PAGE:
His favourite colour was red. He also has special weakness for ultramarine blue, cadmium yellow and viridian green. One can notice the dominance of these colours in all his paintings.
The attraction of Pata (traditional scroll) painters of primary colours influenced him. Nevertheless, he is no less interested in creating tones of new colours combining primary colours. In this, the Impressionists of the west have influenced him.
He consciously follows the radical attitude of the Impressionists in the use of colours. In a hostile state environment, he tried to express himself in versatile ways through these paintings and was absorbed in experimentation in different themes, media and isms. This episode of his life as an artist is distinguished by his attraction towards folk culture and heritage, prominence of nature, rivers and boats as subjects and in hints of Impressionism, Cubism and Abstract Expressionism.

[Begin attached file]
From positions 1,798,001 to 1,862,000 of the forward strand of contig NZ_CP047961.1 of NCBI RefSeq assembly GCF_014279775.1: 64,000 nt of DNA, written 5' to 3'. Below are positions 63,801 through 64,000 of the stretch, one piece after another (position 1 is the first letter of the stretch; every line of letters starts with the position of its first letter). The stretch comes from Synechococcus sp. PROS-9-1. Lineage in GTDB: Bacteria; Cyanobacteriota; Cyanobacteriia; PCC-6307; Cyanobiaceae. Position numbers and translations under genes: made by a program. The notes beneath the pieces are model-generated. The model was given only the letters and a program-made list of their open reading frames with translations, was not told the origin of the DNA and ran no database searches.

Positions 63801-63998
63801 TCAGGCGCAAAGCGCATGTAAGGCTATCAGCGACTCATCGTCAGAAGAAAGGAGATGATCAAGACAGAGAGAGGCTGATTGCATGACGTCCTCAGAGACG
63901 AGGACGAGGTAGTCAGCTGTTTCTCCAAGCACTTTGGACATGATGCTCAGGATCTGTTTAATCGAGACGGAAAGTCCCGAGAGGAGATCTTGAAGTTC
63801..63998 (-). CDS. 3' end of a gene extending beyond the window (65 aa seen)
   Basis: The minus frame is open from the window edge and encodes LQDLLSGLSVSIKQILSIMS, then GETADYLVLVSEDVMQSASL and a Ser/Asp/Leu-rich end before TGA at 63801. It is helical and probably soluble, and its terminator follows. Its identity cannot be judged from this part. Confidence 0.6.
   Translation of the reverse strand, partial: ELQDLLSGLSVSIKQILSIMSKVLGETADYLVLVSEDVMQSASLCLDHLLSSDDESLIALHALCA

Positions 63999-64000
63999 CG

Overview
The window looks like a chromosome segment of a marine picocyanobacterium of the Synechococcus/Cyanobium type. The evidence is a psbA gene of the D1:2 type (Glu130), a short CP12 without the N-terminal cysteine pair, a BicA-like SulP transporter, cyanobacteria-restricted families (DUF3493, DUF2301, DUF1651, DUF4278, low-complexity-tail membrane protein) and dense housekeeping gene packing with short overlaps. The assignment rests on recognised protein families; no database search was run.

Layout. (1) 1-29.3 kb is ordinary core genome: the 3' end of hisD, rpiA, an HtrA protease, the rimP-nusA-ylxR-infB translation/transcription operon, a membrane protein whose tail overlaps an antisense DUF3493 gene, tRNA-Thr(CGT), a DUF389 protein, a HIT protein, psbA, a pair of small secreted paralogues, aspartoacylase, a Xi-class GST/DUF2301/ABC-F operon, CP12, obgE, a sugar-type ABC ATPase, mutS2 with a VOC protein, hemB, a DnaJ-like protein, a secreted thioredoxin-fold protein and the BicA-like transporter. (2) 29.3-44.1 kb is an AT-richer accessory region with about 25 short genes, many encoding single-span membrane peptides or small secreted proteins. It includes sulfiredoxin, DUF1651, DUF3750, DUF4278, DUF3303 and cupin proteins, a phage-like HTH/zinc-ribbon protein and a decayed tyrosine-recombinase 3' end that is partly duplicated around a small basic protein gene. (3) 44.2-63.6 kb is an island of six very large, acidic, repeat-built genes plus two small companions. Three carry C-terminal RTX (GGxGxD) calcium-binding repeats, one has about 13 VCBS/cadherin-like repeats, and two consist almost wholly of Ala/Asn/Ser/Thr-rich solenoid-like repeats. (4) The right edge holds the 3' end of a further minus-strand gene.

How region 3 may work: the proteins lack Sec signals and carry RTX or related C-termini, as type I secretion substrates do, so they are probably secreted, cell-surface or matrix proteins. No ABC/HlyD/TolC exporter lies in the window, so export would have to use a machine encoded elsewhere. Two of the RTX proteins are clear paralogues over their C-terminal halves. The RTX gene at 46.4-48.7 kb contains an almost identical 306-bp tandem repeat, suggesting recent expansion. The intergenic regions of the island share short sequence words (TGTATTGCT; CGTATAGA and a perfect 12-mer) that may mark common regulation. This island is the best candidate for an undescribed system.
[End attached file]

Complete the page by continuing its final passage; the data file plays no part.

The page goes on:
Within a few years after passing from the Art Institute, he received the national award for his contribution to art (1961-62). In the same year, he received the first prize in the All Pakistan Art Exhibition held in Lahore for his painting titled Bottom. Four years later, he received the award of the Royal Court inn Teheran Biennale (1966). Shilpakala Academy Award (1977), Ekushey Padak (1986), 6th Bangabandhu Award (1994), Leipzig Book Fair Prize for Book Illustration (1983), Gold medal for contribution in book design, National Book Centre, Dhaka (1975), 1st Prize, Best Book Cover Design, National Book Center (1988, 1982, 1981, 1979, 1978, 1975, 1970, 1966, 1964 and 1963), 1st Prize Railway Time-Table Cover Design (1995 & 1960).
On November 30, 2014 Qayyum Chowdhury fell sick while delivering his speech on the fourth-day of Bengal Foundation organised classical music festival at the Army Stadium in the capital. He was rushed to the CMH then, where on-duty doctor declared him dead. He was 82 years old. n